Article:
Europe Bailout Of Spain Could Cost $125 Billion
MADRID (AP) â Spain became the fourth and largest country Saturday to ask Europe to rescue its failing banks, a bailout of up to â¬100 billion ($125 billion) that leaders hoped would stabilize a financial crisis that threatens to break apart the 17-country eurozone.
The rescue offer follows growing pressure from international investors and the Obama administration and comes a week before elections in Greece, whose voters could decide whether the country leaves the euro.
Europe's widening recession and financial crisis has hurt companies and investors around the world. Providing a financial lifeline to Spanish banks is likely to relieve anxiety on the Spanish economy â which is five times larger than Greece's â and on markets concerned about the country's ability to pay its way.
"What the markets are looking for is essentially the Spanish government's acceptance that its banks are broke," said Jacob Kirkegaard, a research fellow at the Peterson Institute for International Economics in Washington.
Economy Minister Luis de Guindos announced the deal after an emergency conference call with eurozone financial leaders. He said the aid will go to the banking sector only and would not come with new austerity conditions attached for the economy in general â conditions that have been an integral part of previous bailouts to Portugal, Ireland and Greece.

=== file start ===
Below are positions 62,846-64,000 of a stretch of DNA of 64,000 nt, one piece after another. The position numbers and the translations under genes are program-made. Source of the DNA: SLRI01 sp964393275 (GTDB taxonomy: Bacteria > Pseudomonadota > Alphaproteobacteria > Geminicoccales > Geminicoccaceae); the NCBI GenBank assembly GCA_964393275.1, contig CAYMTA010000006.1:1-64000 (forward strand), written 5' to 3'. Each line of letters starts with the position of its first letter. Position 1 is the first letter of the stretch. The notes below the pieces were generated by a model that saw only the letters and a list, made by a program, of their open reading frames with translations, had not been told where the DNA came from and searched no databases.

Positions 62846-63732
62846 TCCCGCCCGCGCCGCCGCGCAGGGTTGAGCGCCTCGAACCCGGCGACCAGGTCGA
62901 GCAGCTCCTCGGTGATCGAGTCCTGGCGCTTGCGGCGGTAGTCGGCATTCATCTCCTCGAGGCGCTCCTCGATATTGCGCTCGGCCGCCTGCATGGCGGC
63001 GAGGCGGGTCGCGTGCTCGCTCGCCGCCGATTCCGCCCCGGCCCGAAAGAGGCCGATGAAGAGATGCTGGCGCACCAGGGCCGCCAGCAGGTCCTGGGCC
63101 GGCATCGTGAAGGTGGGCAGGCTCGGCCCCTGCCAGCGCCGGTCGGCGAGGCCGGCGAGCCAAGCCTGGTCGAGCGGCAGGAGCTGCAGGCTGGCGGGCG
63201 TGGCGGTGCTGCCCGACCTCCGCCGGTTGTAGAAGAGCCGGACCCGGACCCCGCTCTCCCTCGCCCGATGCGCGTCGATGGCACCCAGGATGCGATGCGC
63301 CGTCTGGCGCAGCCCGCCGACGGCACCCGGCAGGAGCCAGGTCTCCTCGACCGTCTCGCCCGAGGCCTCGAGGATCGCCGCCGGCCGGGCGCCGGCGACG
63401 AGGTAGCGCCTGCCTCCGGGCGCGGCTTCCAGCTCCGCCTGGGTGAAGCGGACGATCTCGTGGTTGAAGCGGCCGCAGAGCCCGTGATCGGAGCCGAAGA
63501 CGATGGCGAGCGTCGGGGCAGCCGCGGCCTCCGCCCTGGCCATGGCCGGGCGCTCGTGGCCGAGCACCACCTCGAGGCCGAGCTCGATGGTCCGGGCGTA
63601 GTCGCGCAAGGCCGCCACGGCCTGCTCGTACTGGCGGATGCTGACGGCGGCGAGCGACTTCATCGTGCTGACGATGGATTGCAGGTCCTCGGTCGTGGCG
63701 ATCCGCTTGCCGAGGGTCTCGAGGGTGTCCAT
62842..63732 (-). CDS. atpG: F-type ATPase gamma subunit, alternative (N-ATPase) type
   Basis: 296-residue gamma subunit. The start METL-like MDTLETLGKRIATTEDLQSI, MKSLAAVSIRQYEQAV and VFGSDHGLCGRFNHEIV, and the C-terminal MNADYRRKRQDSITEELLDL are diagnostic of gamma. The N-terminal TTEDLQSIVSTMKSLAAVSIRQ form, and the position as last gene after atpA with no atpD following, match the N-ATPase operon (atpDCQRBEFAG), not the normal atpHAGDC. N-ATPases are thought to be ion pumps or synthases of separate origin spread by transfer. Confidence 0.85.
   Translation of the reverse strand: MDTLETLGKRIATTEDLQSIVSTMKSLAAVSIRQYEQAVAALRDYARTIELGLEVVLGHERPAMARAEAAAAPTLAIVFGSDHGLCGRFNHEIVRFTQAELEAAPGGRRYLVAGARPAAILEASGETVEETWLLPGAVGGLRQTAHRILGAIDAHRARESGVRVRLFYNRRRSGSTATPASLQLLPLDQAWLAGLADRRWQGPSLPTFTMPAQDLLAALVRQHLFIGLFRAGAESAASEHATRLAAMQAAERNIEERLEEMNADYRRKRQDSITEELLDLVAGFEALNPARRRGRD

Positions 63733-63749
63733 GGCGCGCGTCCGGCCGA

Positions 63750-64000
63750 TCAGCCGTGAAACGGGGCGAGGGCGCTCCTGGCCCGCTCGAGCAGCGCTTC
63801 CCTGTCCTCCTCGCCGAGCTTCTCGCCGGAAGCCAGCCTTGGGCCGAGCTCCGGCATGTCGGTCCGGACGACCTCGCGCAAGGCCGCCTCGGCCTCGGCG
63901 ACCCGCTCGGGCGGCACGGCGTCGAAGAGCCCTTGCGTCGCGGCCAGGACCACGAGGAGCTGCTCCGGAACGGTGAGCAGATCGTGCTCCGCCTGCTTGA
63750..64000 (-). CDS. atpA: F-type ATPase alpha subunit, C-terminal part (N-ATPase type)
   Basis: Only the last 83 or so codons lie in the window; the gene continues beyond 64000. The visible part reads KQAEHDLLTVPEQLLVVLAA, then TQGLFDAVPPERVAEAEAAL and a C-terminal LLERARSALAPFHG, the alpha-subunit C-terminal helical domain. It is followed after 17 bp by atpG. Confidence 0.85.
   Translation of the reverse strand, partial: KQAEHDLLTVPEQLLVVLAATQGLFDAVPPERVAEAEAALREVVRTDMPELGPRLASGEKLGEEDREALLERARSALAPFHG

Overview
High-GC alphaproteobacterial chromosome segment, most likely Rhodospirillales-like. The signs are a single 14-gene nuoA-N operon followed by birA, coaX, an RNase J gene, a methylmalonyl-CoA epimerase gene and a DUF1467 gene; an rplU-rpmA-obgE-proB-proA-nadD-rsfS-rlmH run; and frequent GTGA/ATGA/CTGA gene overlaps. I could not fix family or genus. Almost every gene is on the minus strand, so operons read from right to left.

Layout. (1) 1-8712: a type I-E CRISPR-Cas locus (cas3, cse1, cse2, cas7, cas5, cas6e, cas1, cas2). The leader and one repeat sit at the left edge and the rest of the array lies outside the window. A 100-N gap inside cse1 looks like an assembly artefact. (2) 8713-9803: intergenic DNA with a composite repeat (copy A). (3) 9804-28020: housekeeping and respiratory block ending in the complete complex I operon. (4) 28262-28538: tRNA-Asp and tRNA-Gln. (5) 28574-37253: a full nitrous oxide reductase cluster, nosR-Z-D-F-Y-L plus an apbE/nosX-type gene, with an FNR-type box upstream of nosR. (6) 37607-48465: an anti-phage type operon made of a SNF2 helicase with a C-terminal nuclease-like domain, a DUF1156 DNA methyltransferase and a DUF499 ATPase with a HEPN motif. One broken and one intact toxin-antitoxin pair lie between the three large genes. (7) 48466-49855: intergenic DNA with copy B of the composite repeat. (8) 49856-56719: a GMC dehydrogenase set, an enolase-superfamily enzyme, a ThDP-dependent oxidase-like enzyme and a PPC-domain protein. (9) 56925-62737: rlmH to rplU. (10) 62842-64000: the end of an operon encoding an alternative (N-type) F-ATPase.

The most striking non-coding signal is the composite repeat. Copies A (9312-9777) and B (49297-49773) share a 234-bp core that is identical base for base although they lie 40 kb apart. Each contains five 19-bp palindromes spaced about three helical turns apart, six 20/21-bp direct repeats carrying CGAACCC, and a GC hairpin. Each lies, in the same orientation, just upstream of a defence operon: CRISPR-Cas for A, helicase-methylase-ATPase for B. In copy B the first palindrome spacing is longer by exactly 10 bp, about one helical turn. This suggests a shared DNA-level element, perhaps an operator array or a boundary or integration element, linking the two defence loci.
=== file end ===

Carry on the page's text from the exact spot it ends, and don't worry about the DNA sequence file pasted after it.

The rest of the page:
The exact figure of the bailout has not yet been decided. De Guindos said the country is waiting until independent audits of the country's banking sector have been carried out before asking for a specific amount. The audits are expected June 21 at the latest.
De Guindos did say, however, that Spain would request enough money for recapitalization, plus a safety margin that will be "significant."
With markets in turmoil, de Guindos said the government's efforts to shore up the financial sector "must be completed with the necessary resources to finance the needs of recapitalization."
Finance ministers of the 17 countries that use the euro said the money would be fed directly into a fund Spain set up to recapitalize its banks, but underscored that the Spanish government is ultimately responsible for the loan.